It was a big week for music, y’all. We celebrated the would-be 80th birthday of soul king Sam Cooke and the 123rd of O.G. folk singer Leadbelly. Coachella released a lineup for a summer music festival that is quite unbelievable, as it lists almost every decent band to walk the earth in the past five years. Lil Wayne announced a release date for Tha Carter IV. And the cast of “Glee” broke a Top 40 record previously held by Elvis Presley for 50 years.

And yet among these feats and spectacles — which, while notable, by no means mark a truly exceptional week in music — the Sunday New York Times ran an article with a compelling headline: “Music Industry Braces for the Unthinkable.”

What, exactly, is the unthinkable? By the third paragraph, the article decried the digital music industry as a system on the precipice of total destruction. Labels aren’t making money. Nasty mergers and buyouts among record companies seem inevitable. There’s no consensus towards stricter enforcement of illegal downloading versus trying a new, consumer-friendly purchase model. One analyst even declared: “As things stand now, digital music has failed.”

I don’t have the resources, the brainpower or the allotted word count to go into what it might take to build a profitable, sustainable music industry in the digital age. I think if someone had the answers worked out, we’d have heard about it by now. But I take issue with the Times’ doom-and-gloom angle. If anything, I’d say the digital age has enhanced both how, and how much, we listen to music. It’s been said before, but this generation has the benefit of instant, easy access to music and a driving thirst to acquire it,– whether through purchase or streaming – and music is consciously and deeply embedded in our lives on a daily basis.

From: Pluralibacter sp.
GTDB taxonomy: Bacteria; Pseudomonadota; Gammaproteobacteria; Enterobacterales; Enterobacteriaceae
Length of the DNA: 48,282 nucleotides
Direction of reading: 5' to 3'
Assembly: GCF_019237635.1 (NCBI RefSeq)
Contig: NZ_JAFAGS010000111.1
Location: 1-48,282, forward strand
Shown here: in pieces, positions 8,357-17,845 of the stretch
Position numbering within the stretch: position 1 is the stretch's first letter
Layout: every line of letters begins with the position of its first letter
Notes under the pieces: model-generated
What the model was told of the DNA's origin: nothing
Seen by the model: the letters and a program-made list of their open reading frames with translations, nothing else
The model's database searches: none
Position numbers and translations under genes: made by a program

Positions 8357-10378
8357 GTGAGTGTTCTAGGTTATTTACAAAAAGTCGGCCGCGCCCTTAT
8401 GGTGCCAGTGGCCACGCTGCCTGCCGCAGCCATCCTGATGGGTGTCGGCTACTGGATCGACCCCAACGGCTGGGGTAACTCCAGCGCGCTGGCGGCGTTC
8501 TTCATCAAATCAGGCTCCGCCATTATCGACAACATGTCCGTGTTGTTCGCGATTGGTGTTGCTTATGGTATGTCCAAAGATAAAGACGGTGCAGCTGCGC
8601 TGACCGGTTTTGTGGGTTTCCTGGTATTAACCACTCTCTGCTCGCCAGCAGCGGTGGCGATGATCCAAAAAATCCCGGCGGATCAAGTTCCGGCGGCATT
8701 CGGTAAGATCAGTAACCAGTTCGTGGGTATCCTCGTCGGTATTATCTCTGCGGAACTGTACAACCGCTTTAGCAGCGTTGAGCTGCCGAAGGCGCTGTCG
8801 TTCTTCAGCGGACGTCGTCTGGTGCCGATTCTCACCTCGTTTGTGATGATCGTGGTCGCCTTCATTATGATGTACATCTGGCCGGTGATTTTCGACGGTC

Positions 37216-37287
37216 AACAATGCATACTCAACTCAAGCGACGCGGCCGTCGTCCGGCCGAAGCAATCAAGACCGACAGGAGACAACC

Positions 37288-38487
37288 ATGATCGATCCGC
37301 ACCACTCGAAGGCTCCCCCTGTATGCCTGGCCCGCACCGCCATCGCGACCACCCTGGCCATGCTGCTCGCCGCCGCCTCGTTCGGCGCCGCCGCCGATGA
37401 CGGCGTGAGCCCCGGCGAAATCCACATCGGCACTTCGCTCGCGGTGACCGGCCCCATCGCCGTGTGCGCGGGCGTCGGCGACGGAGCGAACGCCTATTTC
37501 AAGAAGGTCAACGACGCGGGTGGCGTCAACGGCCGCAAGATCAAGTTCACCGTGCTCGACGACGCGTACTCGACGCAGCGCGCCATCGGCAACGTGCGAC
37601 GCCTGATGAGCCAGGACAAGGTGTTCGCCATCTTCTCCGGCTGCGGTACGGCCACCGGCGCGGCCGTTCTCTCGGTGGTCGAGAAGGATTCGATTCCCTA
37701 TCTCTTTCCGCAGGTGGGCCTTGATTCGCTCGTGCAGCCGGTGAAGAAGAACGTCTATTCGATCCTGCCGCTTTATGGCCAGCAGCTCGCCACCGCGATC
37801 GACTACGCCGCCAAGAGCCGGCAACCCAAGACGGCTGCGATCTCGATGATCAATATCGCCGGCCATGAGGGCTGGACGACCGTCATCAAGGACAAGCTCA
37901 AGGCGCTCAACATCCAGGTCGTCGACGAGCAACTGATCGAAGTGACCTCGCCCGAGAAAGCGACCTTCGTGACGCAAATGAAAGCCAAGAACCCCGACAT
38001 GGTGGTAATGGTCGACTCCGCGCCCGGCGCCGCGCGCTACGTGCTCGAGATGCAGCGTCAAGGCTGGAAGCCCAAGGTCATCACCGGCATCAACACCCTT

It’s ironic that the Times would declare the monetary failure of digital music when the struggles of the music industry so clearly resemble those of print journalism. The Times announced last Friday that they would begin charging non-subscribers for online content, another stepping stone on the road to successfully warding off  the perfect storm that has been facing newspapers for the past five years. Good for them. Lately, we somehow got it all wrong in our young heads, deciding that both music and news are our God-given rights, made for easy public consumption — and for free — when the truth is that someone, somewhere, has to pay the bills. It’s a dangerous road to go down when the public decides to stop paying for a responsible news media, and the same can be applied to music.

But what the Times, and the record labels, and the naysayers and the charlatans and the old folks all overlook is that people do continue to support musicians, in a myriad of ways, even though none of them are album sales or MP3 purchases. The signs of success are everywhere. Ask Amanda Palmer, who independently made $15,000 in three minutes by selling her album of Radiohead covers on Bandcamp.com. Ask DFA, the successful New York- based record label — their roster boasts LCD Soundsystem — who runs one of the biggest music scenes in the country through their commitment to throwing events and parties. Ask every artist using Kickstarter.com to raise funds through microloans, or the countless music blogs that post constantly about new music because the audience for such writing is simply insatiable.

It is a more democratic playing field than ever before, for both artists and listeners, and it’s way too early to label digital music sales as either a success or failure. Let’s take a little perspective, a more panoramic view of the age we inhabit, and remember that this is only the beginning of a long journey towards making a sustainable sales model for music (and news, for that matter) — and it’s not over ’til it’s over.

Caroline Klibanoff is a junior in the College and General Manager of WGTB Georgetown Radio. City Maps and Handclaps appears every other week in the guide.

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